A tale of two disruptive innovation implementation case studies provides best practices for interested institutions.

disruptive-innovation-studyIf a traditional college or university wants success for its implementation of a disruptive innovation, make sure that it’s not subject to the same guidelines and strategies currently in place.

In other words, disruptive innovation success means implementation via an autonomous subunit.

This finding is part of an analysis of two university case studies that tried to successfully integrate the disruptive innovation known as “work-focused learning,” which (in the UK especially), is a learning model offered to undergraduate students who want to earn an undergrad degree in three years but are unable to stop working full or part-time and cannot obtain that degree through conventional routes.

At one university, the model of work-focused learning was initially an autonomous subunit of the institution’s traditional mission and management. At the other university, work-focused learning was integrated as part of the institution’s traditional teaching mission and model.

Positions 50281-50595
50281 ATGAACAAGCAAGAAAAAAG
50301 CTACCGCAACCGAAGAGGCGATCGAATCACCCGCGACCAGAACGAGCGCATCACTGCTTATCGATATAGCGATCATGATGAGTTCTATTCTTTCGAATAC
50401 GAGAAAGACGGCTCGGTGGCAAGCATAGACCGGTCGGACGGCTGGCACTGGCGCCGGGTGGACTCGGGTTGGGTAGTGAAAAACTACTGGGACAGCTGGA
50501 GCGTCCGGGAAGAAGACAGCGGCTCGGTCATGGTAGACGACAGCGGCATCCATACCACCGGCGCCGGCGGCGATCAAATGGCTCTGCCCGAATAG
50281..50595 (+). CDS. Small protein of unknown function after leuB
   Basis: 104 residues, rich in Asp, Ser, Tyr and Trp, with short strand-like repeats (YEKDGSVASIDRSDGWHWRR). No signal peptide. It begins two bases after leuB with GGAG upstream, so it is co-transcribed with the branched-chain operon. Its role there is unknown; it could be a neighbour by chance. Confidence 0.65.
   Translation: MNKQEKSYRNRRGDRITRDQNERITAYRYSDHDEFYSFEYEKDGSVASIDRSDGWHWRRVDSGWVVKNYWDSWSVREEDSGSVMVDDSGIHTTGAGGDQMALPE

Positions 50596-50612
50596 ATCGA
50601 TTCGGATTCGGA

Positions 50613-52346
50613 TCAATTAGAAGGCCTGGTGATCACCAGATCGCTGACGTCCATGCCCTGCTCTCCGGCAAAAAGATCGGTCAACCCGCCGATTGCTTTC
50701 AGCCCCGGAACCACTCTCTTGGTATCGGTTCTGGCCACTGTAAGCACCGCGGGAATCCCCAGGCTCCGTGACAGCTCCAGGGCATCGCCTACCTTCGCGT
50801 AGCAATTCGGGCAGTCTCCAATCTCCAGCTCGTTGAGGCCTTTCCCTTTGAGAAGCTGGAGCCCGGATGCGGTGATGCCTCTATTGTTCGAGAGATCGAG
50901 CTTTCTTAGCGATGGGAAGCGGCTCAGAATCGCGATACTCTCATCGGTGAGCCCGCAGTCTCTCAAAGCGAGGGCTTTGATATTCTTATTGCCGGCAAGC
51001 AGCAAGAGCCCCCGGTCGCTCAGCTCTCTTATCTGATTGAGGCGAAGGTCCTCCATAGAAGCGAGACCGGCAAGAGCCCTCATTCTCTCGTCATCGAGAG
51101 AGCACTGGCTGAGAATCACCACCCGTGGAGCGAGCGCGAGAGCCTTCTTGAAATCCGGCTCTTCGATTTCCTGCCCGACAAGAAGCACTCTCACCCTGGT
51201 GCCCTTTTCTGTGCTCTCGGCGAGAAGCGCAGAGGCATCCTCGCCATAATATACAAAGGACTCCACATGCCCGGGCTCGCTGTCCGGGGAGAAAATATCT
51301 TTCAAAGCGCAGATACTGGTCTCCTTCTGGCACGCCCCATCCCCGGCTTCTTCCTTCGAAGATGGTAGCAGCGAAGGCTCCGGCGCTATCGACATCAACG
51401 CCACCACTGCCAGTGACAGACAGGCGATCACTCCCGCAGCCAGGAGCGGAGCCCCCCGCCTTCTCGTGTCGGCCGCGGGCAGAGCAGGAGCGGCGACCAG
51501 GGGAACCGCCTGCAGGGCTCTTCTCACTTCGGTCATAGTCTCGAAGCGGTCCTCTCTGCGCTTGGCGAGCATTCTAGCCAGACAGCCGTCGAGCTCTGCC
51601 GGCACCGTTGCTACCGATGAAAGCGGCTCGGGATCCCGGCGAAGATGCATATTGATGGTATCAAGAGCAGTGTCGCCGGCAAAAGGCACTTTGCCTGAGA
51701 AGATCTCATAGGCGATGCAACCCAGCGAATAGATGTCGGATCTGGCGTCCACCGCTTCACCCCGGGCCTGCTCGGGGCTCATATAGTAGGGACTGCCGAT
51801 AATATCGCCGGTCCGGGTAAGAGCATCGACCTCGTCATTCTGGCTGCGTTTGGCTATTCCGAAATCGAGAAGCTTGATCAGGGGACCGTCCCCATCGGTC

“When planning for curriculum and business model change in universities, it is useful to be able to provide an analysis of proposed curriculum developments to distinguish those that are incremental and sustaining in nature from those which are disruptive innovations,” explain the study’s authors—Stephen Powell, a researcher for CELT at Manchester Metropolitan University; Bill Olivier, professor of Educational Technology at IEC, University of Bolton, IEC; and Li Yuan, senior researcher at University of Bolton.

After an institution identifies which innovation are truly disruptive, it’s critical, continue the authors, that research is conducted to determine “to what extent do they have the structures and processes in place to successfully respond to, or possible initiate, disruptive innovations,” since these innovations often “place new demands on staff, budgets and organizational models. These include changes to established ways of teaching, professional development activities, research, scholarly practice, IT systems, decision-making and administrative processes. Any of these may provoke conflict with particular interest groups.”

(Next page: The 2 case studies; key takeaways)